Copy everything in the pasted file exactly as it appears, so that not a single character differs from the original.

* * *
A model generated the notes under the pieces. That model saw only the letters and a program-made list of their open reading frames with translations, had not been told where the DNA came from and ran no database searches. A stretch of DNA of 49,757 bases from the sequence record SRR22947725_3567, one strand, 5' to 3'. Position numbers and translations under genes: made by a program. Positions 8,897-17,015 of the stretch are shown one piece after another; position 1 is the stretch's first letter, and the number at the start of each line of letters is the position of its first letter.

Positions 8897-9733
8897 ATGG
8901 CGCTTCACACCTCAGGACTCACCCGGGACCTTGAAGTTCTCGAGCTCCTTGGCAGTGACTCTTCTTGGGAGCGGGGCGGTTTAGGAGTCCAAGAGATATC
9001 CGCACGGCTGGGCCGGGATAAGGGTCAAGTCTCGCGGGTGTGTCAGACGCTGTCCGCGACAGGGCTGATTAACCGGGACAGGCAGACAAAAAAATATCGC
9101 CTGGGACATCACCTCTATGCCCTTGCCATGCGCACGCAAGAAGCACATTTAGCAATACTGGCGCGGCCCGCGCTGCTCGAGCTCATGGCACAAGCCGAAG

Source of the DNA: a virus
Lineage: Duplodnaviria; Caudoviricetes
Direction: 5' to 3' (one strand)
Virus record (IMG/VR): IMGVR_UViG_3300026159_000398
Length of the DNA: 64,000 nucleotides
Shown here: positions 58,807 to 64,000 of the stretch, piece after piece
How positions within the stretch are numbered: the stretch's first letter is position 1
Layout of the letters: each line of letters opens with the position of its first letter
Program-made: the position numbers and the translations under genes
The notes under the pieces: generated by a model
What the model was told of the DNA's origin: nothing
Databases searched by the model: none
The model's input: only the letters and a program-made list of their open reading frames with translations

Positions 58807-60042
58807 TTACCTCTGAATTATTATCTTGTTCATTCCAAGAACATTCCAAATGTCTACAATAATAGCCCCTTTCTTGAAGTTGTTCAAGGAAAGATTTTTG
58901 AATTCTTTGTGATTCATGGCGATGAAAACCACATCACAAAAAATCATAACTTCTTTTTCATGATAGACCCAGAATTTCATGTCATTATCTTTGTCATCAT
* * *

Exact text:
A model generated the notes under the pieces. That model saw only the letters and a program-made list of their open reading frames with translations, had not been told where the DNA came from and ran no database searches. A stretch of DNA of 49,757 bases from the sequence record SRR22947725_3567, one strand, 5' to 3'. Position numbers and translations under genes: made by a program. Positions 8,897-17,015 of the stretch are shown one piece after another; position 1 is the stretch's first letter, and the number at the start of each line of letters is the position of its first letter.

Positions 8897-9733
8897 ATGG
8901 CGCTTCACACCTCAGGACTCACCCGGGACCTTGAAGTTCTCGAGCTCCTTGGCAGTGACTCTTCTTGGGAGCGGGGCGGTTTAGGAGTCCAAGAGATATC
9001 CGCACGGCTGGGCCGGGATAAGGGTCAAGTCTCGCGGGTGTGTCAGACGCTGTCCGCGACAGGGCTGATTAACCGGGACAGGCAGACAAAAAAATATCGC
9101 CTGGGACATCACCTCTATGCCCTTGCCATGCGCACGCAAGAAGCACATTTAGCAATACTGGCGCGGCCCGCGCTGCTCGAGCTCATGGCACAAGCCGAAG

Source of the DNA: a virus
Lineage: Duplodnaviria; Caudoviricetes
Direction: 5' to 3' (one strand)
Virus record (IMG/VR): IMGVR_UViG_3300026159_000398
Length of the DNA: 64,000 nucleotides
Shown here: positions 58,807 to 64,000 of the stretch, piece after piece
How positions within the stretch are numbered: the stretch's first letter is position 1
Layout of the letters: each line of letters opens with the position of its first letter
Program-made: the position numbers and the translations under genes
The notes under the pieces: generated by a model
What the model was told of the DNA's origin: nothing
Databases searched by the model: none
The model's input: only the letters and a program-made list of their open reading frames with translations

Positions 58807-60042
58807 TTACCTCTGAATTATTATCTTGTTCATTCCAAGAACATTCCAAATGTCTACAATAATAGCCCCTTTCTTGAAGTTGTTCAAGGAAAGATTTTTG
58901 AATTCTTTGTGATTCATGGCGATGAAAACCACATCACAAAAAATCATAACTTCTTTTTCATGATAGACCCAGAATTTCATGTCATTATCTTTGTCATCAT